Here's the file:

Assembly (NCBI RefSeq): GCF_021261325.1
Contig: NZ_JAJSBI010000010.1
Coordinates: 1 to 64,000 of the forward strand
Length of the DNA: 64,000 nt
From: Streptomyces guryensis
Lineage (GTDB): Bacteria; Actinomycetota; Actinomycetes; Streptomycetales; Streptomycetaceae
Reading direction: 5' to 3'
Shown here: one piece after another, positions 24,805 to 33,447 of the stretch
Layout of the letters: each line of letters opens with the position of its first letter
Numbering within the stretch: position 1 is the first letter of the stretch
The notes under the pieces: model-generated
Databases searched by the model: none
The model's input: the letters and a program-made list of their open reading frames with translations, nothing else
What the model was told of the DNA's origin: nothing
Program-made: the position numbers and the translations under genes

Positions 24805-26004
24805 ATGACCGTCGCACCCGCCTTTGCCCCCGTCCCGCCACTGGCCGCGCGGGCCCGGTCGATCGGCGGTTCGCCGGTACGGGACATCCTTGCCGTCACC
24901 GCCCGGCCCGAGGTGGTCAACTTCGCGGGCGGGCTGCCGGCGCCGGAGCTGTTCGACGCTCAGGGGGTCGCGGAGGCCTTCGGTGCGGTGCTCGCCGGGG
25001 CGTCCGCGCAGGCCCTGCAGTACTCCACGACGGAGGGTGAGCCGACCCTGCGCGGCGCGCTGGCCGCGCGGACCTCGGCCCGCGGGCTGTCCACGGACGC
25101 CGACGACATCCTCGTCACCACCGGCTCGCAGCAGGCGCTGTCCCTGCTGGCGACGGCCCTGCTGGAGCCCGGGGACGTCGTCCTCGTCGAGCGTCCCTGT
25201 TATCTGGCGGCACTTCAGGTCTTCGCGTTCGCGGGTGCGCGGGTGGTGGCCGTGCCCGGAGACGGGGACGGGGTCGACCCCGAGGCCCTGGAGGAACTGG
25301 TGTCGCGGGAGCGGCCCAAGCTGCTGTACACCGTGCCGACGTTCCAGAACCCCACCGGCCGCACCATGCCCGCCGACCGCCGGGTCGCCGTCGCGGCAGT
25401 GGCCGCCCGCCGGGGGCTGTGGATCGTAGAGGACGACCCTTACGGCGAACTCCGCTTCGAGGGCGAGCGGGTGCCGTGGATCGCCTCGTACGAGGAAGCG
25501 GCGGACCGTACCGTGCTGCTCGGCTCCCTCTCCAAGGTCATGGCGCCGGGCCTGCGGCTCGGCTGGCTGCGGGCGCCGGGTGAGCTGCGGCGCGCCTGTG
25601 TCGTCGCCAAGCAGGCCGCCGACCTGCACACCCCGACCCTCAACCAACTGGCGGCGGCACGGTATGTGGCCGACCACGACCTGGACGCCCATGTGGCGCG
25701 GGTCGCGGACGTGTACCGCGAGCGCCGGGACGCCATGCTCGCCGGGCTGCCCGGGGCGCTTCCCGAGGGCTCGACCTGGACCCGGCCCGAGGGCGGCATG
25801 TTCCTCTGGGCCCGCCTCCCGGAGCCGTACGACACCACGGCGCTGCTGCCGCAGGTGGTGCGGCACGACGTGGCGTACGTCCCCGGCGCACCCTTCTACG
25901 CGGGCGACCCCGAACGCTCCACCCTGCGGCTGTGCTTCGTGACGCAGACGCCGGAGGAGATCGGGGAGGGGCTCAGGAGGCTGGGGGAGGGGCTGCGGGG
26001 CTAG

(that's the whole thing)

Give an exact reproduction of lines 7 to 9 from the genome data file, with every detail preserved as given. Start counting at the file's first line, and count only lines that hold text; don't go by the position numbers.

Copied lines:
Reading direction: 5' to 3'
Shown here: one piece after another, positions 24,805 to 33,447 of the stretch
Layout of the letters: each line of letters opens with the position of its first letter